His name is attested to from at least the beginning of the Dynastic Period, and depictions of falcon deities on earlier artifacts, such as the Narmer Palette, probably represent this same god.
The Turin Canon, which provides some of our most important information on Egypt's early history, specifically describes the Predynastic rulers of Egypt as "Followers of Horus".
The use of his name was also widespread in personal names throughout Egyptian history, and Hor, as a personal name, survives into our modern era in a number of different forms.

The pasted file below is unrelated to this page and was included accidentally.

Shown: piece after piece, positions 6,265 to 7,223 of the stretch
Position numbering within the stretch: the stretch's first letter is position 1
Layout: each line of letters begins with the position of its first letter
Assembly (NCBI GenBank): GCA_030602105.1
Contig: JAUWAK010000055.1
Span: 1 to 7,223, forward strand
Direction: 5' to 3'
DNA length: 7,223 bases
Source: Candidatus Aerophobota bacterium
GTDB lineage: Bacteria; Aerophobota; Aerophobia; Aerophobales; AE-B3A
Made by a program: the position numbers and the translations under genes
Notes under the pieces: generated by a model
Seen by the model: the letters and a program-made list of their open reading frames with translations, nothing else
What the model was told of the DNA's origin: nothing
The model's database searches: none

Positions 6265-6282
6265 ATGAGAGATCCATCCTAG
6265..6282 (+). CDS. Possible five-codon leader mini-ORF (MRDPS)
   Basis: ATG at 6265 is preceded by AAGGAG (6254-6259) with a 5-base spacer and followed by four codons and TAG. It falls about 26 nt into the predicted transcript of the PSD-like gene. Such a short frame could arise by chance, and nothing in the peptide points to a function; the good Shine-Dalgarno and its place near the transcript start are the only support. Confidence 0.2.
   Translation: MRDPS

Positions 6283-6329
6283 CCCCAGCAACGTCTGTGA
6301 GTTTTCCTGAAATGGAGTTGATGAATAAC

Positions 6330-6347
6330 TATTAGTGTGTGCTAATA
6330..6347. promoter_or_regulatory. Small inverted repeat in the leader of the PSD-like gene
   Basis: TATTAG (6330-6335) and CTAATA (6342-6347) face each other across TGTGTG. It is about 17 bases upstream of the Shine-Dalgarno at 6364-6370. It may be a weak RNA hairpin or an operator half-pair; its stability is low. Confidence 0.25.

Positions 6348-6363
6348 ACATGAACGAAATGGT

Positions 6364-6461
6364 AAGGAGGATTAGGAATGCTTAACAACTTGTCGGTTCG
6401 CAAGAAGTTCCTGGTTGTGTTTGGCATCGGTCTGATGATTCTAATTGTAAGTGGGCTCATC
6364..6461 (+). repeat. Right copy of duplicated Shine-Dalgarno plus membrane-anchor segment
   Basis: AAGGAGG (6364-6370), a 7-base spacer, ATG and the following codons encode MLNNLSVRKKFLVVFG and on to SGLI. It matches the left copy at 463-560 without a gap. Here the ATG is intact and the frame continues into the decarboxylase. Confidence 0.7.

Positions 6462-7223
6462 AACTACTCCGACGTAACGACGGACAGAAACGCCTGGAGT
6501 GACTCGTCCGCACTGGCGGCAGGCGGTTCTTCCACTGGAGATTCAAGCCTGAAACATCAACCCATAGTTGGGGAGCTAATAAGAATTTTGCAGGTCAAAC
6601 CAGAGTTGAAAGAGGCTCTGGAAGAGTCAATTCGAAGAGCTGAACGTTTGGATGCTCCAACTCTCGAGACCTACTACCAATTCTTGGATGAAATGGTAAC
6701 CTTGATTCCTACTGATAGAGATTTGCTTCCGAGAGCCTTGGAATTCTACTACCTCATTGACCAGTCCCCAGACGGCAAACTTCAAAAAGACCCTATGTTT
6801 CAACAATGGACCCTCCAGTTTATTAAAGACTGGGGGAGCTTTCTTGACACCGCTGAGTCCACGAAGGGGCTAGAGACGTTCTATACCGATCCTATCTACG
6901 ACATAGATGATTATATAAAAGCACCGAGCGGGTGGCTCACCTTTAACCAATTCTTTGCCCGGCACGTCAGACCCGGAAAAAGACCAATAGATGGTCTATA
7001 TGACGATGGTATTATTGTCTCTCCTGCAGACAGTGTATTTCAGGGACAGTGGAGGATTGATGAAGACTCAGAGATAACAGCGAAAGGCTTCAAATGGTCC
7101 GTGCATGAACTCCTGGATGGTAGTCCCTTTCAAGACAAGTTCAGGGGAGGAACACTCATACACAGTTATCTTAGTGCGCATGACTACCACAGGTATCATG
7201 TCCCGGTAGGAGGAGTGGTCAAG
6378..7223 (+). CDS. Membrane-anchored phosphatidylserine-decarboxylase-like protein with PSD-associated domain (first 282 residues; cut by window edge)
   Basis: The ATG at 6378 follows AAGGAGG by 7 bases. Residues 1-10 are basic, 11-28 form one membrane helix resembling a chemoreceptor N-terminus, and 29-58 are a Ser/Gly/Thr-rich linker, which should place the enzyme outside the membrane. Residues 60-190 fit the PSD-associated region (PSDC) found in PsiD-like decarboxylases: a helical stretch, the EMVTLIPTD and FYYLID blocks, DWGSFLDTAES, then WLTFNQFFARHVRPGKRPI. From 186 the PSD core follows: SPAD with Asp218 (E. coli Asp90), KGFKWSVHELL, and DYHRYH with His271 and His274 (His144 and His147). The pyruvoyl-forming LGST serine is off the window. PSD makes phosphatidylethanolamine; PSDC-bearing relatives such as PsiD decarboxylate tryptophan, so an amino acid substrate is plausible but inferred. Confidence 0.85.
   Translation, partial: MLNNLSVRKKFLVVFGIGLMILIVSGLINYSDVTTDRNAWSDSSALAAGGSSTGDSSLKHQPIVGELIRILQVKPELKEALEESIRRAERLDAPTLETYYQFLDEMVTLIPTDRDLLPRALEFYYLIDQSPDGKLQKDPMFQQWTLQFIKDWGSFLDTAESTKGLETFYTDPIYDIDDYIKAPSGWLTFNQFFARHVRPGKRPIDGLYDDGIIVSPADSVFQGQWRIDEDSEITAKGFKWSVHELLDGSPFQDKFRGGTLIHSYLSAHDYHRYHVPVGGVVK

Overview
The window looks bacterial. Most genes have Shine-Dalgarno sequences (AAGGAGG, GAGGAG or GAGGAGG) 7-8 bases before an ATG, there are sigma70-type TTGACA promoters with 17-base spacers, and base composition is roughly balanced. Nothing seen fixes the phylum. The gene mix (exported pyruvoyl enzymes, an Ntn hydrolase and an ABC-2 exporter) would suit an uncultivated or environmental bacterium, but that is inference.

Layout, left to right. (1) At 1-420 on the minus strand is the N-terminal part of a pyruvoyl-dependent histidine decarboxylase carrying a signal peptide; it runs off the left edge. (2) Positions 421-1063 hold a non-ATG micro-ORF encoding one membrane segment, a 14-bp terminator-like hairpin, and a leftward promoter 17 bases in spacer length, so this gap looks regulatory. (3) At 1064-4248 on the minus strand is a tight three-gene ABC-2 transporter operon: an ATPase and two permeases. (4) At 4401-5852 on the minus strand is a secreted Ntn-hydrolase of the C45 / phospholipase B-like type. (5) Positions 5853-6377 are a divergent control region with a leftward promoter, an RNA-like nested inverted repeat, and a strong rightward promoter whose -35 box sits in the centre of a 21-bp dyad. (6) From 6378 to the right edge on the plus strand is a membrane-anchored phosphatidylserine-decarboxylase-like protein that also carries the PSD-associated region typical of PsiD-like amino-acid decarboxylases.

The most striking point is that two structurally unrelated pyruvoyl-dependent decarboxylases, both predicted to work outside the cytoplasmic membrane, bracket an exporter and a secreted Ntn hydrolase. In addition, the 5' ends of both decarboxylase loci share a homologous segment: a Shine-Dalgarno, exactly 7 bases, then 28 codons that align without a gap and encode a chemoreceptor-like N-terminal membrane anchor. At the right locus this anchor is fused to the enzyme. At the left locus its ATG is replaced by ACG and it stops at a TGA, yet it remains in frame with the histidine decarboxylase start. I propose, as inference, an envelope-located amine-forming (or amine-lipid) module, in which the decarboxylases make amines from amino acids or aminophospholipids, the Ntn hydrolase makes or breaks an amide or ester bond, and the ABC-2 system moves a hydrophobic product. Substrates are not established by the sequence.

Forms of Horus Horus is a complicated deity, appearing in many different forms and his mythology is one of the most extensive of all Egyptian deities.
From the earliest Dynastic Period, the king's name was written in the rectangular device known as the serekh, which depicted a falcon perched on a stylized palace facade and which seems to indicate the king as mediator between the heavenly and earthly realms, if not the god manifest within the palace as the king himself.